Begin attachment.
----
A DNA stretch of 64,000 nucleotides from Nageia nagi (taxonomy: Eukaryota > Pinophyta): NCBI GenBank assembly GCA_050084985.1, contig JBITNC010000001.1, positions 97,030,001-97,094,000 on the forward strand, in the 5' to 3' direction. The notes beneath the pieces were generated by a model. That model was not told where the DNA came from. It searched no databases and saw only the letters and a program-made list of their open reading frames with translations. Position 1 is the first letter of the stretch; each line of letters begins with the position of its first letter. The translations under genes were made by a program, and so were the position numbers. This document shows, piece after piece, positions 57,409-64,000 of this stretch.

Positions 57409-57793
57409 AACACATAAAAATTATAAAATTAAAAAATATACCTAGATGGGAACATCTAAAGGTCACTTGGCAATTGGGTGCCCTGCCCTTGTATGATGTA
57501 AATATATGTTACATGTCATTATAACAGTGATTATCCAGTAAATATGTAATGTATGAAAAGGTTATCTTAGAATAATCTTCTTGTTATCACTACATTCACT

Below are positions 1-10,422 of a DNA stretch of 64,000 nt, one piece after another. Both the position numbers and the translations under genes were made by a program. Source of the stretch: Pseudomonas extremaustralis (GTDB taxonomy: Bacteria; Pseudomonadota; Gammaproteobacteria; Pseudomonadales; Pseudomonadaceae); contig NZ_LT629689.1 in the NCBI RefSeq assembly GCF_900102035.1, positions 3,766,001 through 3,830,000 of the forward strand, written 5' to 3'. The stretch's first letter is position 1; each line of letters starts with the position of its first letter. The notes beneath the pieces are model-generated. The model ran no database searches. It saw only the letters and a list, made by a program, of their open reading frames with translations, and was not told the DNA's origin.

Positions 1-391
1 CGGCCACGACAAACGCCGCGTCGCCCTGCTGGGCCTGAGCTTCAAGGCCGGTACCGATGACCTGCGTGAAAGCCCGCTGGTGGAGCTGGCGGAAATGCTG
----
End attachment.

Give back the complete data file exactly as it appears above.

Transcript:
A DNA stretch of 64,000 nucleotides from Nageia nagi (taxonomy: Eukaryota > Pinophyta): NCBI GenBank assembly GCA_050084985.1, contig JBITNC010000001.1, positions 97,030,001-97,094,000 on the forward strand, in the 5' to 3' direction. The notes beneath the pieces were generated by a model. That model was not told where the DNA came from. It searched no databases and saw only the letters and a program-made list of their open reading frames with translations. Position 1 is the first letter of the stretch; each line of letters begins with the position of its first letter. The translations under genes were made by a program, and so were the position numbers. This document shows, piece after piece, positions 57,409-64,000 of this stretch.

Positions 57409-57793
57409 AACACATAAAAATTATAAAATTAAAAAATATACCTAGATGGGAACATCTAAAGGTCACTTGGCAATTGGGTGCCCTGCCCTTGTATGATGTA
57501 AATATATGTTACATGTCATTATAACAGTGATTATCCAGTAAATATGTAATGTATGAAAAGGTTATCTTAGAATAATCTTCTTGTTATCACTACATTCACT

Below are positions 1-10,422 of a DNA stretch of 64,000 nt, one piece after another. Both the position numbers and the translations under genes were made by a program. Source of the stretch: Pseudomonas extremaustralis (GTDB taxonomy: Bacteria; Pseudomonadota; Gammaproteobacteria; Pseudomonadales; Pseudomonadaceae); contig NZ_LT629689.1 in the NCBI RefSeq assembly GCF_900102035.1, positions 3,766,001 through 3,830,000 of the forward strand, written 5' to 3'. The stretch's first letter is position 1; each line of letters starts with the position of its first letter. The notes beneath the pieces are model-generated. The model ran no database searches. It saw only the letters and a list, made by a program, of their open reading frames with translations, and was not told the DNA's origin.

Positions 1-391
1 CGGCCACGACAAACGCCGCGTCGCCCTGCTGGGCCTGAGCTTCAAGGCCGGTACCGATGACCTGCGTGAAAGCCCGCTGGTGGAGCTGGCGGAAATGCTG